Life Style

Xavier Le Clerc: “I wanted to pay tribute to my father and to a whole generation of immigrants”

“My father was born in Kabylia in the 1930s. He was one of those children who grew up in poverty that Albert Camus talks about in his articles. The famine was such that they fought over scraps with the dogs, he wrote. My father’s childhood was framed by the Second World War, and his adolescence by the Algerian war, during which he was tortured. At 25, he emigrated to France, where he worked in the factory all his life.

Work was his backbone

Despite the difficulties, I never heard him complain. One day he fell into a coma but that didn’t stop him from returning to the factory the next day. He was a very dignified person, who had the will to survive and to sacrifice himself for his wife and nine children. Work was his backbone. So much so that, when he was put on early retirement, he walled himself up in silence.

Like so many others, my father was “a man without a title”. Someone who only had his worker’s card, his transport and residence permits. With my book, I wanted to pay homage to him and, through him, to a whole generation of immigrants.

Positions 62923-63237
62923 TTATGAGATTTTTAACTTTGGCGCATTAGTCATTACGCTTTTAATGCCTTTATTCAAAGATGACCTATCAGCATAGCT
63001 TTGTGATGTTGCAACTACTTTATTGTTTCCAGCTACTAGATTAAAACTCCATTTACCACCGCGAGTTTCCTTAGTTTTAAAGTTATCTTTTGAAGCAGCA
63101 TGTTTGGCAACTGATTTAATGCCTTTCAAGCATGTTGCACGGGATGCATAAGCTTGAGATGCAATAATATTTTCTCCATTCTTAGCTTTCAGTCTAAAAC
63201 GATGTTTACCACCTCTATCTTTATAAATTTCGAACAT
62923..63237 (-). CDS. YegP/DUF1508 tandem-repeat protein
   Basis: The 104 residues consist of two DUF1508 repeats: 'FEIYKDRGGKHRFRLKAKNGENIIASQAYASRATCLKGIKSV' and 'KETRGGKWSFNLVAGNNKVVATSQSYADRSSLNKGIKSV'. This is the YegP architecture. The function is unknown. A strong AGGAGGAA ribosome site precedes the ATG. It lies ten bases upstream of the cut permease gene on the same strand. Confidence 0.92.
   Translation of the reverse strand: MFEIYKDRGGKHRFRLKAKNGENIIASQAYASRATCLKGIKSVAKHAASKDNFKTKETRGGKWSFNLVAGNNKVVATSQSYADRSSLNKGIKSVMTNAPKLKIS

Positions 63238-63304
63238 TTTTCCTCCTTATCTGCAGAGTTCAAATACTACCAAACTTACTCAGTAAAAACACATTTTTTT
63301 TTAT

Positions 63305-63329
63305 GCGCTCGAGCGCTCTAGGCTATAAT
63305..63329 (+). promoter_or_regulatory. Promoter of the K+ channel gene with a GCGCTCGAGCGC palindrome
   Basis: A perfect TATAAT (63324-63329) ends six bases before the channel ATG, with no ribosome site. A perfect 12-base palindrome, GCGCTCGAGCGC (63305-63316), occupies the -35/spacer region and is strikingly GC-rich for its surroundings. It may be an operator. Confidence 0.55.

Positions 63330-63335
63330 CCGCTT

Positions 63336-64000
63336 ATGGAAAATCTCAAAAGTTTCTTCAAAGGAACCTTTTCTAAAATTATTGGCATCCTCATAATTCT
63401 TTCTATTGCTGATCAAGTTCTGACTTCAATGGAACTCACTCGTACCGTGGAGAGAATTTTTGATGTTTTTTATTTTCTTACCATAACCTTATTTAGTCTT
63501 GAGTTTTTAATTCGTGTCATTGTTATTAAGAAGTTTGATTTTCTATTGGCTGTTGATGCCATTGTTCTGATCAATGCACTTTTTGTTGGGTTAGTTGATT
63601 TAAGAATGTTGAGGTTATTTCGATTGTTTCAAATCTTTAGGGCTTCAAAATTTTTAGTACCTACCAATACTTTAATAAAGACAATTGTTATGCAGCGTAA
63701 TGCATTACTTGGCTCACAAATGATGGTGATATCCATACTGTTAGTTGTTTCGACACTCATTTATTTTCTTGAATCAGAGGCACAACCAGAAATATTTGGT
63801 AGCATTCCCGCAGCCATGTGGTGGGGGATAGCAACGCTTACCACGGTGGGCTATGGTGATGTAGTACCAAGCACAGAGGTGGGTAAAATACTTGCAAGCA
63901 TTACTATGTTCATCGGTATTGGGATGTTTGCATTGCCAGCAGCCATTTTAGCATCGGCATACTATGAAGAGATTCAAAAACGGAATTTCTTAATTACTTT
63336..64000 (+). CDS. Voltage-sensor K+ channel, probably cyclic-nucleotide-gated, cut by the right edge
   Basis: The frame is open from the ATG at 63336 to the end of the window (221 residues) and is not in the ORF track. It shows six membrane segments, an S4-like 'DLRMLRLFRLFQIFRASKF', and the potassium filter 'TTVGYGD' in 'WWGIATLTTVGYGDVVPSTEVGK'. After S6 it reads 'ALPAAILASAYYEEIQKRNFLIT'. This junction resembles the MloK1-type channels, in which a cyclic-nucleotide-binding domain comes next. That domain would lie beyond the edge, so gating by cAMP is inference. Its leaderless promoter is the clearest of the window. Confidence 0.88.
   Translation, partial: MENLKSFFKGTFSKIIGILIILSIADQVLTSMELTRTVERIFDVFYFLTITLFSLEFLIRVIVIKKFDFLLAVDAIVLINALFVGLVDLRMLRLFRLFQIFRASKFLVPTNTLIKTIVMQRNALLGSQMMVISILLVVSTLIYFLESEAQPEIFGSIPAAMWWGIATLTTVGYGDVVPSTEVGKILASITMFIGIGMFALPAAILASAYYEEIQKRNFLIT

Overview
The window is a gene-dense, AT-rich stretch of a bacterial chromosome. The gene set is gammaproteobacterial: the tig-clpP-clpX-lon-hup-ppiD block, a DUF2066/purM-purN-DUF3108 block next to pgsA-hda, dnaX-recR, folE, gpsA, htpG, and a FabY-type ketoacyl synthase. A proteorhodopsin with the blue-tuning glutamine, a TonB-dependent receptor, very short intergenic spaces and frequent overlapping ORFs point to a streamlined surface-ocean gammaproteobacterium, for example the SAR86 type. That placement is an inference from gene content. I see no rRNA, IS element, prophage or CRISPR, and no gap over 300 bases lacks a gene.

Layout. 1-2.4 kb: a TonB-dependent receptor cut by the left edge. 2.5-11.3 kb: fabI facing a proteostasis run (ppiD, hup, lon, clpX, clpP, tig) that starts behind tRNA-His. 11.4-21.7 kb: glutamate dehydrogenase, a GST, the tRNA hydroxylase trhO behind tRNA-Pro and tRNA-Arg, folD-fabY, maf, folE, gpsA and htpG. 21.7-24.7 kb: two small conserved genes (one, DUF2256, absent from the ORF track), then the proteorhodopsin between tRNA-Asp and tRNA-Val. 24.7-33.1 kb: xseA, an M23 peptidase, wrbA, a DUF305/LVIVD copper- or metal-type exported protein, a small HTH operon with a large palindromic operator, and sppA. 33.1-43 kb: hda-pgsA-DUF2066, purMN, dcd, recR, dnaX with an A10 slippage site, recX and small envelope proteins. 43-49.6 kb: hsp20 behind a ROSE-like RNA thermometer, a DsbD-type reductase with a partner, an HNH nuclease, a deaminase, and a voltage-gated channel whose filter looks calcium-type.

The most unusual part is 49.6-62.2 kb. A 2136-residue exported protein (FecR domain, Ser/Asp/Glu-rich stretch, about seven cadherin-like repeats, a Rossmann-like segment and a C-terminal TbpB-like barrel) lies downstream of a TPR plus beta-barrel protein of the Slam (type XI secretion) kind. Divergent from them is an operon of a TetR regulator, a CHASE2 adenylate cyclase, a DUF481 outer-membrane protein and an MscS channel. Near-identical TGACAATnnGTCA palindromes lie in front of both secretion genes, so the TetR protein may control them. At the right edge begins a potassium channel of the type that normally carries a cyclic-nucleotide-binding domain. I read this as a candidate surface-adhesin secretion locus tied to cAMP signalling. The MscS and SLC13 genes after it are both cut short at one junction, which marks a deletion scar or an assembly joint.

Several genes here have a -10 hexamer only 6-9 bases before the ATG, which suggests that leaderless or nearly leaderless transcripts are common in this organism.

Our relationship was not easy. He was a taciturn person, who sometimes had outbursts of anger, but who was mostly absent. He left very early in the morning for the factory, with his iron bowl, and came back very late at night, with his brow creased like a wrecked car.

We both knew we were saying goodbye

I spent more time with my mother whom I took for the pillar of the world. I accompanied him everywhere to translate French for him. I was a tomboy but I couldn’t talk about my homosexuality. When I was 20, I opened up about it to my older brothers and they asked me to shut up to save the honor of the family. Unfortunately, there were rumors and I had to flee.

Before leaving, I went to see my father, who asked me if the rumor was true. I replied that I had no intention of getting married. I expected a hostile reaction but he didn’t judge me. He was, on the contrary, writhing in pain because he was worried about me. He hugged me, which he didn’t usually do, and we both knew we were saying goodbye. »


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